“Do I really want to be a cup of hot partially hydrogenated oil?” “Or I could be a lean legume?”
That’s taking the proverb a little too literally. Though, asking yourself questions like these might make you stop and think about the contents of what you are eating.
Nutrition facts labels on products haveÂ helped me a lot in my food choices. You can find me inÂ a grocery store aisle readingÂ them like a newspaper. I weigh the pros and cons of a product, especially when it comes to processed food items. Reading labels have prompted me put that salty or sweet item with absolutely no nutritional value and whoseÂ list of ingredients includeÂ a 10-letter compound only a chemist can pronounce,Â back on the shelf to hopefully collect dust.
According to the U.S. Food and Drug Administration website, a nutrition facts label is broken down into six categories reading from the top down:
1. Serving Size
2. Calories (and calories from fat)
3. and 4. The Nutrients: How Much?
5. Understanding the Footnote on the Bottom of the Nutrition Facts Label
6. Percent of Daily Value for a 2,000 calorie diet.
Below the chart, you’ll find a list of ingredients.
I can understand why serving size information is first. How much you consume influences the remaining categories. Before I made a conscious effort to read labels, I’d drink a 16 oz sports drink on a hot day, for example. I didn’t pay attention to the fact I consumed two servings at 200 calories per serving. I used up 400 calories of the recommended 2,000 calories a day. If I drank more than one a day, I consumed most of my calories in beverages. Not good.
Also, as you have probably noticed a lot of fast food chains are now supplying nutritional information. Seeing some of those numbers should make anyone run screaming. Though, it depends on whether or not you choose to think about it.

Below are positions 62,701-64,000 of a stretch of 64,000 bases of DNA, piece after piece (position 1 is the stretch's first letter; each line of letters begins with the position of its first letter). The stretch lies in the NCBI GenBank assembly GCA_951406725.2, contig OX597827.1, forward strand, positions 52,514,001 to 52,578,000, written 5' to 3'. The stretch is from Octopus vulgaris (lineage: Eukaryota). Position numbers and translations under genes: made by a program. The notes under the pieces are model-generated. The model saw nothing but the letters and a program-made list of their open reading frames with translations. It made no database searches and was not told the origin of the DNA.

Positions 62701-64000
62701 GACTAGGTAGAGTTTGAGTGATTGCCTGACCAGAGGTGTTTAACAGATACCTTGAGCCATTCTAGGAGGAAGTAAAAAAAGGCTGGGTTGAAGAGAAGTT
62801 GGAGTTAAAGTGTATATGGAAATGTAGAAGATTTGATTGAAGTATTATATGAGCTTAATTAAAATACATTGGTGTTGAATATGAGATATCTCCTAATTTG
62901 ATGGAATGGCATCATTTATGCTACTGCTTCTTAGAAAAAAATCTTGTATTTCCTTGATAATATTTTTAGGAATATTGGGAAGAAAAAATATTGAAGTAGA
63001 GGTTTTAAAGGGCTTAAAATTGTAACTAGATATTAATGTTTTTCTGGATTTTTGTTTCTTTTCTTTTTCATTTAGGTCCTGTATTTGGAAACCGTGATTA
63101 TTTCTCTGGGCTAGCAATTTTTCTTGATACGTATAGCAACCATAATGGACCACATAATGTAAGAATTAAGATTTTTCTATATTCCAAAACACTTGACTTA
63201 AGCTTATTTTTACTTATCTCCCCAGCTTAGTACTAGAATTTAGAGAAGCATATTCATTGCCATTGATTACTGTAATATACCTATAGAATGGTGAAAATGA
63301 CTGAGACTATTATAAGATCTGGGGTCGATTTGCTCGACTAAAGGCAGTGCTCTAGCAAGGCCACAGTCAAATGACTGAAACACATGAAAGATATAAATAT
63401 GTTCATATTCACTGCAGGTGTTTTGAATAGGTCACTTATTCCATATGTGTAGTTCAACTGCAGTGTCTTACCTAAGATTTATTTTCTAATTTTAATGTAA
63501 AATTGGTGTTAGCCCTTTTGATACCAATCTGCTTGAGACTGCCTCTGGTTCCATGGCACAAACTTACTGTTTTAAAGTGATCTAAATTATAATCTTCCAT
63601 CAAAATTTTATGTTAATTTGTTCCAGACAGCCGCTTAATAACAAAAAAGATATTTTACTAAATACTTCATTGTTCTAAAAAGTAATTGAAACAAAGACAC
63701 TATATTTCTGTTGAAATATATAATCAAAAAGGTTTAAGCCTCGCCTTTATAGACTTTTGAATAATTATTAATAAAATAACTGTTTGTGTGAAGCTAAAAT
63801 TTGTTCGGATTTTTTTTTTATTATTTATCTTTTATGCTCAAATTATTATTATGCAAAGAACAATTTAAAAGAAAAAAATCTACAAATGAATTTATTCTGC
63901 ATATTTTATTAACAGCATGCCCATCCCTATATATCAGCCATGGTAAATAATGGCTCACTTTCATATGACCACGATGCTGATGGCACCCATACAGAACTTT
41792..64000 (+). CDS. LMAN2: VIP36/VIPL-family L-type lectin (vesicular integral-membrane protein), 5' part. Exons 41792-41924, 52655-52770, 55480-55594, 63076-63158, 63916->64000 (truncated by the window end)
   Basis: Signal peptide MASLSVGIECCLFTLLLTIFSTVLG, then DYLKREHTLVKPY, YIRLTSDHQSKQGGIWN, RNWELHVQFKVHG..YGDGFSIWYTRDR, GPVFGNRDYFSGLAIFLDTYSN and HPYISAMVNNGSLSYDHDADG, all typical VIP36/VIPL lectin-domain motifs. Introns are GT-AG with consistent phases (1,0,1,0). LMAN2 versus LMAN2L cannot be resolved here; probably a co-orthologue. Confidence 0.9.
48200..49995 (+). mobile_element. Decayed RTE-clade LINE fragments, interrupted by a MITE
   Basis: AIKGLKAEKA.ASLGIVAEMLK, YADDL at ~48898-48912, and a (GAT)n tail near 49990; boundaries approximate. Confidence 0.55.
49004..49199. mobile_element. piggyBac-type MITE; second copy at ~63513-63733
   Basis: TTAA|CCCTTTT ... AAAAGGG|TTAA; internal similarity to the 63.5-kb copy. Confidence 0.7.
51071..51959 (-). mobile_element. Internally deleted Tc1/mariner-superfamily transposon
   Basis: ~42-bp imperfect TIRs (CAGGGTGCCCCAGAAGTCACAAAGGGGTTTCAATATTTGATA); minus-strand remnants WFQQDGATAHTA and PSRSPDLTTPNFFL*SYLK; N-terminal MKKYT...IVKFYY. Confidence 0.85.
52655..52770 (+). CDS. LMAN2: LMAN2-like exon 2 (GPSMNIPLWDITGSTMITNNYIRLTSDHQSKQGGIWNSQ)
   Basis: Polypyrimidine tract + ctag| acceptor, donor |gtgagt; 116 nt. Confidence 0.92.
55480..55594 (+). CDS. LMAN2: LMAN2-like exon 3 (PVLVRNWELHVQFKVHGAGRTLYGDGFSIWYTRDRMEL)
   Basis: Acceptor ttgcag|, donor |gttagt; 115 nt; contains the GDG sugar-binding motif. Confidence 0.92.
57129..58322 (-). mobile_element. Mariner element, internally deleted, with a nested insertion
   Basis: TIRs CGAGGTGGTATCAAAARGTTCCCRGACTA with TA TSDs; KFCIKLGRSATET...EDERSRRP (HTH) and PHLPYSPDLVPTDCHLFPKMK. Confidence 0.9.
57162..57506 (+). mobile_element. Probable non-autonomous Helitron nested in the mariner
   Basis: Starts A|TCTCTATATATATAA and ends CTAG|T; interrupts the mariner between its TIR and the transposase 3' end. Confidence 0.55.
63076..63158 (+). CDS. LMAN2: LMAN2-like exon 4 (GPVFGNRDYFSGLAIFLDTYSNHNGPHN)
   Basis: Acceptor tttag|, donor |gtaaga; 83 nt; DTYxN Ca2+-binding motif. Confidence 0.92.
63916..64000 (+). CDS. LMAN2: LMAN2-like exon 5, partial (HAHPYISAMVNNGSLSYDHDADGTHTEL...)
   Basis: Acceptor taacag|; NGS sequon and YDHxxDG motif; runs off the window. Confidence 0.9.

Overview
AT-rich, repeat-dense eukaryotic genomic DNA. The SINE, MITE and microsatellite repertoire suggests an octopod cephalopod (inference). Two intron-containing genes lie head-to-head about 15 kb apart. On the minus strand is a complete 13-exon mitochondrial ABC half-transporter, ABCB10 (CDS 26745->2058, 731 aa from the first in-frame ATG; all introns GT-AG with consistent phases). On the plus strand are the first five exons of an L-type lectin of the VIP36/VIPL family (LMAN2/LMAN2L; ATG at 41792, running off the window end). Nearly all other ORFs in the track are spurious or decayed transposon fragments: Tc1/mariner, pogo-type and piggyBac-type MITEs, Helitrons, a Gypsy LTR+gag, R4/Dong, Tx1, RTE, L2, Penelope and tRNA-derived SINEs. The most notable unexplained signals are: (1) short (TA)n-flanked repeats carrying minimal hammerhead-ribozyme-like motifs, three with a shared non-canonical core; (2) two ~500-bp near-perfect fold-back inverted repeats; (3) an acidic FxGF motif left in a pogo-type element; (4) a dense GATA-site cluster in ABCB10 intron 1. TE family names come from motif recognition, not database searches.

Speaking figuratively, “You are what you eat,” can also make you think about our oneness with the environment, all that is natural.Â Recently Whole Foods Market announced the launch of a new sustainability ratings program for wild-caught seafood. The company, in partnership with the Monterey Bay Aquarium and the Blue Ocean Institute is now using color-coded ratings, which tells you information about your seafood purchases. For example, green, the highest rating, notes a species is caught in environment-friendly ways and is abundant. While, a red label indicates the species is suffering from overfishing and current fishing methods are harmful.
It would be ideal to not have to contemplate upon the contents of what we consume — whether or not they are healthy or harmful. But, as we live in a highly technological and some times earth-unfriendly environment, when youÂ navigate the food product terrain it’s a good idea to know what you’re working with.